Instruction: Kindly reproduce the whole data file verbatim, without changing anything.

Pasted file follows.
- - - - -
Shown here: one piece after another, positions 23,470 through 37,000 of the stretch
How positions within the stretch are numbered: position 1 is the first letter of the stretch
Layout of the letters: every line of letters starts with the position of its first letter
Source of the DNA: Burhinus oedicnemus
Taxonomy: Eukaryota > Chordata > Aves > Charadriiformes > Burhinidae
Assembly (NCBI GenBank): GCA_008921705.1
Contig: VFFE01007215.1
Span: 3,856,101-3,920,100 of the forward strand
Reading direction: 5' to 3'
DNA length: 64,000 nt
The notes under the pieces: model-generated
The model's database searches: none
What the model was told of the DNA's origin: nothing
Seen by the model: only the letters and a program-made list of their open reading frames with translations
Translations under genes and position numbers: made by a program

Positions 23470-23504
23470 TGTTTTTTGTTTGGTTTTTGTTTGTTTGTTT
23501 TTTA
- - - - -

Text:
Shown here: one piece after another, positions 23,470 through 37,000 of the stretch
How positions within the stretch are numbered: position 1 is the first letter of the stretch
Layout of the letters: every line of letters starts with the position of its first letter
Source of the DNA: Burhinus oedicnemus
Taxonomy: Eukaryota > Chordata > Aves > Charadriiformes > Burhinidae
Assembly (NCBI GenBank): GCA_008921705.1
Contig: VFFE01007215.1
Span: 3,856,101-3,920,100 of the forward strand
Reading direction: 5' to 3'
DNA length: 64,000 nt
The notes under the pieces: model-generated
The model's database searches: none
What the model was told of the DNA's origin: nothing
Seen by the model: only the letters and a program-made list of their open reading frames with translations
Translations under genes and position numbers: made by a program

Positions 23470-23504
23470 TGTTTTTTGTTTGGTTTTTGTTTGTTTGTTT
23501 TTTA